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fig3: Effects of morphine on the frequency of spontaneous excitatory postsynaptic currents (sEPSCs) and paired pulse facilitation (PPF) of VTA-DA neurons in rats.(A) Effects of morphine on the frequency of sEPSCs in the presence of extracellularly applied picrotoxin (PTX) in VTA-DA neurons. Left panel: typical current traces of sEPSCs before and after morphine (10 μM) in the presence of extracellularly applied PTX. Middle panel: typical time course of the frequency of sEPSCs before and after morphine (10 μM) in the presence of extracellularly applied PTX. Right panel: average frequency of sEPSCs before and after morphine (10 μM) in the presence of extracellularly applied PTX (n = 6 cells from four rats, p < 0.05, compared to control before morphine). (B) Effects of morphine on sEPSCs in the presence of intracellularly applied PTX in VTA-DA neurons. Top of panel 1: inhibitory postsynaptic currents (IPSCs) in the normal intracellular recording solution and the presence of intracellularly applied PTX. Bottom of panel 1: typical current traces of sEPSCs before and after DNQX (10 μM) in the presence of intracellularly applied PTX. Panel 2: typical current traces of sEPSCs before and after morphine (10 μM) in the presence of intracellularly applied PTX. Panel 3: typical time course of the frequency of sEPSCs before and after morphine (10 μM) in the presence of intracellularly applied PTX. Panel 4: average frequency of sEPSCs before and after morphine (10 μM) in the presence of intracellularly applied PTX (n = 8 cells from five rats, p < 0.05, compared to control before morphine). Panel 5: average amplitude of sEPSCs before and after morphine (10 μM) in the presence of intracellularly applied PTX (n = 8 cells from five rats, p = 0.24, compared to control before morphine). Panel 6: typical current traces of sEPSCs before and after DNQX (10 μM) in the presence of intracellularly applied PTX and morphine. (C) Effects of morphine on the PPF in VTA-DA neurons. Left panel: representative traces of the PPF before and after morphine (10 μM), and superimposition of the two traces normalized to the first excitatory postsynaptic current (EPSC) before and after morphine (10 μM) in the presence of intracellularly applied PTX. Middle panel: average amplitude of the first EPSC in control and morphine (10 μM) in the presence of intracellularly applied PTX (n = 6 cells from four rats, p < 0.05, compared to control before morphine). Right panel: average PPF before and after morphine (10 μM) in the presence of intracellularly applied PTX (n = 6 cells from four rats, p < 0.05, compared to control before morphine). (D) Effects of morphine on the frequency of sEPSCs when VTA-DA neurons were clamped the membrane potential at the reversal potential of Cl− channels in VTA-DA neurons. Left panel: typical current traces of sEPSCs before and after morphine (10 μM) when DA neurons was clamped the membrane potential at the reversal potential of Cl− channels. Middle panel: typical time course of the frequency of sEPSCs before and after morphine (10 μM) when DA neurons was clamped the membrane potential at the reversal potential of Cl− channels. Right panel: average frequency of sEPSCs before and after morphine (10 μM) when DA neurons was clamped the membrane potential at the reversal potential of Cl− channels (n = 6 cells from four rats, p < 0.05, compared to control before morphine). Data are shown as the mean ±s.e.m. *p < 0.05.DOI:http://dx.doi.org/10.7554/eLife.09275.005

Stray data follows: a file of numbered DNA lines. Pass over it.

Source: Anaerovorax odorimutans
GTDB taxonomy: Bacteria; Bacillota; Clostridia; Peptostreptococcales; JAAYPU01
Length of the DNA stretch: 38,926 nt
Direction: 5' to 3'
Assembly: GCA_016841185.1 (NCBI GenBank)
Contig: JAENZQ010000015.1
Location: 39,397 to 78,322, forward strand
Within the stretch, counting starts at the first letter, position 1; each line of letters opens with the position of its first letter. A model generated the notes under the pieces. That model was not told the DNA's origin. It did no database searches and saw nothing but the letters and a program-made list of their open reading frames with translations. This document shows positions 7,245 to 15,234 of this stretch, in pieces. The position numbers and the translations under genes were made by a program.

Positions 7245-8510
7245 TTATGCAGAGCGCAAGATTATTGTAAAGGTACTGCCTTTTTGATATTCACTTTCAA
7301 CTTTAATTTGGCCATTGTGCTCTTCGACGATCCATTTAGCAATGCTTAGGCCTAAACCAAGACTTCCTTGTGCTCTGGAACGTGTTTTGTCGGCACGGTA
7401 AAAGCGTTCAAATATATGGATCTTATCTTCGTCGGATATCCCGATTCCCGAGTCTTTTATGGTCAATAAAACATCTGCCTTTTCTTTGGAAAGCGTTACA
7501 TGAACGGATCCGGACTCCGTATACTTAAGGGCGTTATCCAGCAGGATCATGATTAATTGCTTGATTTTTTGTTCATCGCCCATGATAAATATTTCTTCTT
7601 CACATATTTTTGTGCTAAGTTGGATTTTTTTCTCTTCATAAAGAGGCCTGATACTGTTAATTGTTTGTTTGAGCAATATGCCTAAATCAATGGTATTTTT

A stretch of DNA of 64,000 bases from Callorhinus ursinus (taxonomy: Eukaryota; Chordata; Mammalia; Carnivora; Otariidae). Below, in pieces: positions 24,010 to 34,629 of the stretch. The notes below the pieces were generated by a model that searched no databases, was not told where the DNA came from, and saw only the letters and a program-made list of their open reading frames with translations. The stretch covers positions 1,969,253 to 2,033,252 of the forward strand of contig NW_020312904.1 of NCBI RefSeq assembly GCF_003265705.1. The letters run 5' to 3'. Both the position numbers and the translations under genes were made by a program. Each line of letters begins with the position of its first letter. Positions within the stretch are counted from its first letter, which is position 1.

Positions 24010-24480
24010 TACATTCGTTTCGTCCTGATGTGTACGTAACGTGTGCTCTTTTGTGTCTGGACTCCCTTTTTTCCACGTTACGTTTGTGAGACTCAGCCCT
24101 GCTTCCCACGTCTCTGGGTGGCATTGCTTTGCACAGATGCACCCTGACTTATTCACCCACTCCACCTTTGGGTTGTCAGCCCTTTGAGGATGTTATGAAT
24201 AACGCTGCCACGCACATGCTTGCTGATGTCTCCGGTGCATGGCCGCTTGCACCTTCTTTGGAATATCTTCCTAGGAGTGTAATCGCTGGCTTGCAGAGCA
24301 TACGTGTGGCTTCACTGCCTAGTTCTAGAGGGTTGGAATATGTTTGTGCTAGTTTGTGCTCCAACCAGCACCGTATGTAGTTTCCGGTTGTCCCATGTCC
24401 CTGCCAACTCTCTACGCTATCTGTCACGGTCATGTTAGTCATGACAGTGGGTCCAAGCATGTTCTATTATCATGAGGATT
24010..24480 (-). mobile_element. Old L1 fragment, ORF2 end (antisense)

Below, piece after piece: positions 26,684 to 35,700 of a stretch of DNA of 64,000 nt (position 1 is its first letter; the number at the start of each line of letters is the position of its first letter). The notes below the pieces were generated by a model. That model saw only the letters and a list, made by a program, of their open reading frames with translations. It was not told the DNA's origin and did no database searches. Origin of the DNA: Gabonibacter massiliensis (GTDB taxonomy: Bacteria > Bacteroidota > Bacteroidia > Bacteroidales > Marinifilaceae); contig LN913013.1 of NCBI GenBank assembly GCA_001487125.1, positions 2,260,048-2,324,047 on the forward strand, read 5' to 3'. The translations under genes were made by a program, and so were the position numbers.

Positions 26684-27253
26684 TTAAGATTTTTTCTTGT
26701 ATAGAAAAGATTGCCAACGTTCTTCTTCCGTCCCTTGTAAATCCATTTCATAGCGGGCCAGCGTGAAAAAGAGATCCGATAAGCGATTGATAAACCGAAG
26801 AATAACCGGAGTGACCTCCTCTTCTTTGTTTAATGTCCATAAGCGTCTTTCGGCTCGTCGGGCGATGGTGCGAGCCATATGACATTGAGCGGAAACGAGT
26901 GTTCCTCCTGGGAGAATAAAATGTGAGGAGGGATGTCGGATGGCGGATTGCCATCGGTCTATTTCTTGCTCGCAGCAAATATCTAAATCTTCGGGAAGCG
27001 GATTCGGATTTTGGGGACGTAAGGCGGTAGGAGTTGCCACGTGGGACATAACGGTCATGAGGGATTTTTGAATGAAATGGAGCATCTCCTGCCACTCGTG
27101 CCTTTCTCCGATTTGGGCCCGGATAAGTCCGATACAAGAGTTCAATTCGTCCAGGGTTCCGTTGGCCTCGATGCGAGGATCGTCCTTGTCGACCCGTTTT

Mentions: In order to study the effect of morphine on glutamatergic input to VTA-DA neurons, we examined the effect of morphine on the frequency of spontaneous excitatory postsynaptic currents (sEPSCs) in VTA-DA neurons in rats. First, we observed the effect of morphine on the frequency of sEPSCs when the GABAA receptor antagonist picrotoxin (PTX) was added to a bath solution to remove spontaneous inhibitory postsynaptic currents (sIPSCs). Consistent with earlier reports (Manzoni and Williams, 1999; Margolis et al., 2005), in the presence of extracellularly applied PTX (100 μM), morphine (10 μM) decreased the frequency of sEPSCs (Figure 3A). The average frequency of sEPSCs decreased from 4.2 ± 0.7 Hz before to 3.5 ± 0.7 Hz for 10–15 min after morphine application (n = 6 cells from four rats, paired t test, p < 0.05, compared to control before morphine, right panel of Figure 3A). However, bath application of GABAA receptor antagonists can lead to a wide blocking effect on GABAA receptors present on different types of neurons, including DA-neurons and GABA neurons, in VTA slices. To circumvent this wide influence and target the inhibition of GABAA receptors to VTA-DA neurons, we added the GABAA receptor antagonist PTX (100 µM) to the internal solution of microelectrodes as described by Akaike et al. (1985) when recording sEPSCs. To demonstrate the effectiveness of the blockade of GABAA receptors by intracellularly applied PTX, we first examined the effect of intracellularly applied PTX (100 μM) on inhibitory postsynaptic currents (IPSC) in VTA-DA neurons. The results showed that under this experimental paradigm, IPSCs disappeared (top of panel 1 in Figure 3B, n = 5 cells from two rats), demonstrating that GABAA receptors in the recorded VTA-DA neurons were blocked by intracellularly applied PTX. In addition, to further confirm that the spontaneous events we measured in the presence of intracellularly applied PTX were in fact sEPSCs, we observed the effect of the AMPA receptor antagonist DNQX on spontaneous events in the presence of intracellularly applied PTX. The results showed that the spontaneous events were completely blocked by DNQX (10 μM) (bottom of panel 1 in Figure 3B). We repeated the experiment in three cells from different slices and obtained similar results. On this basis, we observed the effect of morphine on the sEPSCs in the presence of intracellularly applied PTX. Raw current traces (panel 2 of Figure 3B) and the time course of sEPSCs (panel 3 of Figure 3B) before and after morphine application in the presence of intracellularly applied PTX showed that morphine (10 μM) increased the frequency of sEPSCs. The average frequency of sEPSCs increased from 4.8 ± 0.6 Hz before to 5.5 ± 0.6 Hz for 10–15 min after morphine application (n = 8 cells from five rats, paired t test, p < 0.05, compared to control before morphine, panel 4 of Figure 3B). However, morphine (10 μM) had no significant effect on the amplitude of sEPSCs. The average amplitude of sEPSCs was 16.6 ± 1.3 pA before and 15.3 ± 1.3 pA for 10–15 min after morphine application (n = 8 cells from five rats, paired t test, p > 0.05, compared to control before morphine, panel 5 of Figure 3B). To confirm that the increased spontaneous events we measured in the presence of intracellularly applied PTX after morphine were also in fact sEPSCs, we observed the effect of the AMPA receptor antagonist DNQX on spontaneous events after morphine application in the presence of intracellularly applied PTX. The results showed that the spontaneous events after morphine application were completely blocked by adding DNQX (10 μM) (panel 6 of Figure 3B). We repeated the experiment in three cells from different slices and obtained similar results. We also used the first excitatory postsynaptic current (EPSC) of paired pulse facilitation (PPF) as an index of EPSC (Maejima et al., 2001), and the PPF of paired EPSC as an indicator of presynaptic glutamate release (Zucker and Regehr, 2002) to confirm the effect of morphine on presynaptic glutamate release in VTA-DA neurons in the presence of intracellularly applied PTX. As shown in the left panel of Figure 3C, morphine (10 μM) increased the amplitude of the first EPSC, which was accompanied by a clear change in the presynaptic parameter PPF. The average amplitude of the first EPSCs was 124.1 ± 9.0 pA before and 161.9 ± 10.8 pA for 10–15 min after morphine application (n = 6 cells from four rats, paired t test, p < 0.05, compared to control before morphine, middle panel of Figure 3C). The average PPF was decreased from 1.5 ± 0.2 before to 1.2 ± 0.1 for 10–15 min after morphine application (n = 6 cells from four rats, paired t test, p < 0.05, compared to control before morphine, right panel of Figure 3C). These results supported the suggestion that morphine increased presynaptic glutamate release in VTA-DA neurons in the presence of intracellularly applied PTX. More importantly, when we clamped the membrane potential of VTA-DA neurons at the reversal potential of Cl− channels to remove sIPSCs, as an alternative to the application of a GABAA antagonist, either by the intracellular or bath approach, morphine still exerted a promoting effect on presynaptic glutamate release in VTA-DA neurons (Figure 3D). The average frequency of sEPSCs in this condition increased from 4.4 ± 0.3 Hz before to 5.5 ± 0.4 Hz for 10–15 min after morphine application (n = 6 cells from four rats, paired t test, p < 0.05, compared to control before morphine, right panel of Figure 3D).10.7554/eLife.09275.005Figure 3.Effects of morphine on the frequency of spontaneous excitatory postsynaptic currents (sEPSCs) and paired pulse facilitation (PPF) of VTA-DA neurons in rats.